Aphasia is a long-term condition and many people will continue to need support for several years after its onset. However, with the right tools and support, even someone with severe aphasia can continue to communicate effectively.
This research will investigate a computer-based version of a new treatment for spatial neglect after stroke, and whether it can be delivered at home.
A stroke can sometimes lead to hallucinations or delusions. On this page we explain the causes of hallucination and delusion after stroke, what to do when someone is unwell and where to get help.
Cholesterol is a fatty substance that is found in our blood. Reducing your cholesterol level can reduce your risk of stroke.
Affiliated Independent Stroke Clubs are supported by a wide range of resources and specialist training opportunities.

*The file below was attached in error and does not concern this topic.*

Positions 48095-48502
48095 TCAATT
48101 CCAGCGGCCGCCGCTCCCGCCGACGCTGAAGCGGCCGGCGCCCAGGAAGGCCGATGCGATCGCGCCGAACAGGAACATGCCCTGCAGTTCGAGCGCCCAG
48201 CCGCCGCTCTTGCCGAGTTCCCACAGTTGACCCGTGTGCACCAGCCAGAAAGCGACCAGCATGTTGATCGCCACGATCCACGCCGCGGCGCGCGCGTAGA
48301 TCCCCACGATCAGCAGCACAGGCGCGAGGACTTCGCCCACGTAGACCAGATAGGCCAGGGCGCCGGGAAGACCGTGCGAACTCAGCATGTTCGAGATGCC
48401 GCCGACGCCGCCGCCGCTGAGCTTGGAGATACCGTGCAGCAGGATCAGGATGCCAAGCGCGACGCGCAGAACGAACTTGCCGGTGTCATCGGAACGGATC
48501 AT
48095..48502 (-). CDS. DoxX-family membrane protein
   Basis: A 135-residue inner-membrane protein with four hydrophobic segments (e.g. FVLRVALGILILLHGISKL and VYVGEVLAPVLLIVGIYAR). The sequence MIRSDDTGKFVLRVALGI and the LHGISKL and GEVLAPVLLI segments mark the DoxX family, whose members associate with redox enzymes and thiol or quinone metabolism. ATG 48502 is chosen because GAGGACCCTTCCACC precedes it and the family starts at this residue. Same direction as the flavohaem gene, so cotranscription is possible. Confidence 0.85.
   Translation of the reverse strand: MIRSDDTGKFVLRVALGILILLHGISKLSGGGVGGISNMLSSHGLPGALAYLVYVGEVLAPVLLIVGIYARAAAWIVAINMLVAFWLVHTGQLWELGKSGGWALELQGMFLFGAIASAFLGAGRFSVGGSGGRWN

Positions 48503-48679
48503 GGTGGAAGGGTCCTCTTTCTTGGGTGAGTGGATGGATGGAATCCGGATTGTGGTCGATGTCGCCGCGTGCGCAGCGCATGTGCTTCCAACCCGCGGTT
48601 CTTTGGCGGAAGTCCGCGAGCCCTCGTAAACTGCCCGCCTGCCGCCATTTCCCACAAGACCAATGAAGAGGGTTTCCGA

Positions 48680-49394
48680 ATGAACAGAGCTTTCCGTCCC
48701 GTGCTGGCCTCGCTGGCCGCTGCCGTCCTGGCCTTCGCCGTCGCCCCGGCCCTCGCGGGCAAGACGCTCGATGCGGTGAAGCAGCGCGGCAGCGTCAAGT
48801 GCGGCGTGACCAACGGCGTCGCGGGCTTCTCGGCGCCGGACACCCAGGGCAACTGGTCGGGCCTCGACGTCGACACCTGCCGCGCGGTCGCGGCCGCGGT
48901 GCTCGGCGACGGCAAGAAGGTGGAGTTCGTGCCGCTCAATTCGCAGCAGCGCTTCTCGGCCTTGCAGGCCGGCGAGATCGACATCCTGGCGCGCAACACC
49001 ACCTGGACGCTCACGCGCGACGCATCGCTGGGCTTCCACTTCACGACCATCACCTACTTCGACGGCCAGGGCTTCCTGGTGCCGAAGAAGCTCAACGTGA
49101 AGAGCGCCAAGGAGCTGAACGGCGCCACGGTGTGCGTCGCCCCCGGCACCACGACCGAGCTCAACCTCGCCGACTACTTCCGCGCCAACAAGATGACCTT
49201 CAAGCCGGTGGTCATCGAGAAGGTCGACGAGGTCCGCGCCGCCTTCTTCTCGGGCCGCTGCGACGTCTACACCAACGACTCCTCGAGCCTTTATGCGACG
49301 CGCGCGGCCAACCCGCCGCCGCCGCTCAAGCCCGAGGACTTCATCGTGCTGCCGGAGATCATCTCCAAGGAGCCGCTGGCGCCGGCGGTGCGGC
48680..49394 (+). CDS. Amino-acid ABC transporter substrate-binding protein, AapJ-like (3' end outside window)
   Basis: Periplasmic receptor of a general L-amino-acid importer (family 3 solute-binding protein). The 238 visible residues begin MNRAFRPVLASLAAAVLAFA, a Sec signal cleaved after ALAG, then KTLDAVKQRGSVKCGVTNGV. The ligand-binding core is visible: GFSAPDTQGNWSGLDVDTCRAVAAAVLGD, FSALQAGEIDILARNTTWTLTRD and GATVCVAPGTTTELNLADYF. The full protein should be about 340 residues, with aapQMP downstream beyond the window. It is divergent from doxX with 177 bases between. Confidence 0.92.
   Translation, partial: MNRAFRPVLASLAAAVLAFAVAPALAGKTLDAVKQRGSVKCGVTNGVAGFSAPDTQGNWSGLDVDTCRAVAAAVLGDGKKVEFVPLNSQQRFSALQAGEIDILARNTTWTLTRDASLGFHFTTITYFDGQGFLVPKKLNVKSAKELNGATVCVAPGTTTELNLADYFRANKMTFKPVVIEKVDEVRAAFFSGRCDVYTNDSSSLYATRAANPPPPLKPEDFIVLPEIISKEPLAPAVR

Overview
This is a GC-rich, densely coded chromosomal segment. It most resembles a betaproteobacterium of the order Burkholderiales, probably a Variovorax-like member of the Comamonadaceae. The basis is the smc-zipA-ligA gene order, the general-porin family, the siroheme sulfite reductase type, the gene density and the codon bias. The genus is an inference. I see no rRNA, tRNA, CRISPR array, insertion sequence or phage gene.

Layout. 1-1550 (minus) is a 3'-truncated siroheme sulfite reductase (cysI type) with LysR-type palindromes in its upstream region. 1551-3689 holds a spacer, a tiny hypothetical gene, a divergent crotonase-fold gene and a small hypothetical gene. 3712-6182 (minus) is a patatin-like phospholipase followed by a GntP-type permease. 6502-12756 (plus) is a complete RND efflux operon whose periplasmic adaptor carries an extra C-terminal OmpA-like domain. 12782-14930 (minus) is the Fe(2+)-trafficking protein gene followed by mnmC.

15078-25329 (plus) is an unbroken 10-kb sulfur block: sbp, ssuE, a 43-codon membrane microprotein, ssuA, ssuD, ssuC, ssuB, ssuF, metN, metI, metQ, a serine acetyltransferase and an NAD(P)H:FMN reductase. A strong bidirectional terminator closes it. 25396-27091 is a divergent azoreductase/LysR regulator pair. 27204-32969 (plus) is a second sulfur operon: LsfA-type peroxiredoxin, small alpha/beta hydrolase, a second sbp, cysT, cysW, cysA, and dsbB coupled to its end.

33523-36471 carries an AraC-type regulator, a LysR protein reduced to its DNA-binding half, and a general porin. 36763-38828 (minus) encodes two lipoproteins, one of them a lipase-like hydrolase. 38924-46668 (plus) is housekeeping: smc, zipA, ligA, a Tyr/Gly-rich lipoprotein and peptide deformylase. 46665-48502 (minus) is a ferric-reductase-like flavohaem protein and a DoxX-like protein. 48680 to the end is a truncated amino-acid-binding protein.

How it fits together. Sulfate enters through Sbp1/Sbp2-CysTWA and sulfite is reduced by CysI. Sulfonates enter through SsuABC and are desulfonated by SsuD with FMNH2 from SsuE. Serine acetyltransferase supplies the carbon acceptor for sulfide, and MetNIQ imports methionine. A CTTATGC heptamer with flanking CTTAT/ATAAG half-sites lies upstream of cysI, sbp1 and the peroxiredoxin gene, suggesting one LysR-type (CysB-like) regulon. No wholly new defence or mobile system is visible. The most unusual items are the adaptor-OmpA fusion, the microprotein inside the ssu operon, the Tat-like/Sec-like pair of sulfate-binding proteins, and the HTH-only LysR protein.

A stroke in the brain stem can cause the very rare condition of locked-in syndrome, where the person is conscious but unable to move apart from their eyes.
This research will test a new questionnaire which has been designed to measure the impact that stroke-related vision problems have on a stroke survivor’s quality of life.
How aphasia may affect your mood and emotions.
This page is about stroke symptoms that are not caused by a stroke. Here we explain stroke mimic diagnosis, symptoms and treatments.
Browse through a list of organisations that can provide support and information on treatment and therapy options.